Cascadia employees will keep jobs following transition

From Forest Grove News-Times, June 17, 2008

Washington County shifts services to other mental health contractors starting July 1

Officials expect a smooth transition when Washington County cuts ties with struggling mental health provider Cascadia Behavioral Healthcare on July 1.

The county has managed to shift services provided by Cascadia to two other mental health contractors – employees and all.

“That’s a big relief for us that that is going to work out and consumers really shouldn’t experience any issues with this transition,” said Rod Branyan, Washington County’s director of health and human services.

Cascadia provides services to about 23,000 mentally ill clients across the state, offering crisis intervention, treatment, walk-in clinics, housing, counseling, case management and outreach. The majority of services are provided in Multnomah County.

But in April, financial turmoil struck the organization, sending county governments into a tailspin trying to sort out how to take care of the patients if Cascadia fell apart.

Cascadia has contracts with Washington County that amount to about $2 million. One of those contracts is for mobile, emergency mental-health counseling, a vital service that Branyan said the county couldn’t afford to do without.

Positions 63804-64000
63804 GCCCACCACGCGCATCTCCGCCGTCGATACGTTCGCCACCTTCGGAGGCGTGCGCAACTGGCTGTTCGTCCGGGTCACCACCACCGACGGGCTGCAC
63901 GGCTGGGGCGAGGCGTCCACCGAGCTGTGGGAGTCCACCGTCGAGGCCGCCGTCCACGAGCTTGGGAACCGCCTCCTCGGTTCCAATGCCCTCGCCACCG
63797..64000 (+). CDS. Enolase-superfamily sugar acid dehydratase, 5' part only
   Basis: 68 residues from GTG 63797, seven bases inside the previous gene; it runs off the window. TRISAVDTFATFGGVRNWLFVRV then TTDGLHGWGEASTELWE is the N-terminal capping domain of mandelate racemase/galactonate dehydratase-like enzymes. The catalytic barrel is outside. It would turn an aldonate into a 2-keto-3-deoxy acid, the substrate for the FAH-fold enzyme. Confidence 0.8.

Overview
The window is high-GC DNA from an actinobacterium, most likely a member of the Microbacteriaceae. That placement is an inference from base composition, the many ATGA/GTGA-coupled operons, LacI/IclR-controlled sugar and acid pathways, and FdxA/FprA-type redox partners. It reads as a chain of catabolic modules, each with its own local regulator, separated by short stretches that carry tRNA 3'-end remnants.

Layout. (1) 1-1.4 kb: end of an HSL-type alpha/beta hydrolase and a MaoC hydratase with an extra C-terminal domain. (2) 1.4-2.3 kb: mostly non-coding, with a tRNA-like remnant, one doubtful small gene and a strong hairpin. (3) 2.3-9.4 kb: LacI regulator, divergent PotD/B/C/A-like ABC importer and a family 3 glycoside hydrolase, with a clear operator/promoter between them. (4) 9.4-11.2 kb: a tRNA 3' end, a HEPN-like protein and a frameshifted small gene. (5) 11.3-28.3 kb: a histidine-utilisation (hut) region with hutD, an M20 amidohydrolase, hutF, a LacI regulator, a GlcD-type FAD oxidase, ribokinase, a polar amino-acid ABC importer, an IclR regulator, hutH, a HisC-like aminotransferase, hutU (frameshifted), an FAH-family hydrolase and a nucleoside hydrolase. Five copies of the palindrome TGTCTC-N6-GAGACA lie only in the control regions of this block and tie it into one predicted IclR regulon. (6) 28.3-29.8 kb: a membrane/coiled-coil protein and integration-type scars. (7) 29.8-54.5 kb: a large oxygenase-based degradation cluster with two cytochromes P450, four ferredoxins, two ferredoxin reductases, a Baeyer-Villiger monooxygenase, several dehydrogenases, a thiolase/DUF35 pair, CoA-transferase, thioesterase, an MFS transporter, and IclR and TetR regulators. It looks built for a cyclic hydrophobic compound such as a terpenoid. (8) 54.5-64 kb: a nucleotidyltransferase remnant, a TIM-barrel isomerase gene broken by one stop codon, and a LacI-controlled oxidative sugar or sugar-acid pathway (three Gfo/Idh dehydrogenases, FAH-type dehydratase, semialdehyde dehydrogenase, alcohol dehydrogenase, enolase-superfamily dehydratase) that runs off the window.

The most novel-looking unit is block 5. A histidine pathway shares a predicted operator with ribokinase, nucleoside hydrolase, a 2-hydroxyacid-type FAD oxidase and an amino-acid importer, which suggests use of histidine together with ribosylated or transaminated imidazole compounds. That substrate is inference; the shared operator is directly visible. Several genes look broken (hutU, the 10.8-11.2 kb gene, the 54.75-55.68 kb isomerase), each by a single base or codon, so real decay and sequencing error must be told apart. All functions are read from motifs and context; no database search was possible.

Two Portland nonprofits will take over Cascadia’s services at the end of the month.

CODA will take over Cascadia’s Hillsboro facility, and a program providing drug and alcohol treatment to the county’s drug court program.

Lifeworks NW will take over Cascadia’s Beaverton facility, including the mobile emergency care unit.

“Part of the problem that Multnomah County had was that such a significant percentage of the services provided in Multnomah County were provided by Cascadia,” Branyan said. “But in our case they were a much smaller percentage.

“It would still be a strain though, unless Cascadia staff were already willing to transfer,” Branyan said.

Mary Monnat, CEO of Lifeworks NW, agreed that bringing the employees along will ease the transition for the nonprofits and the clients they serve.

“We’re very grateful that we were able retain their whole team,” Monnat said.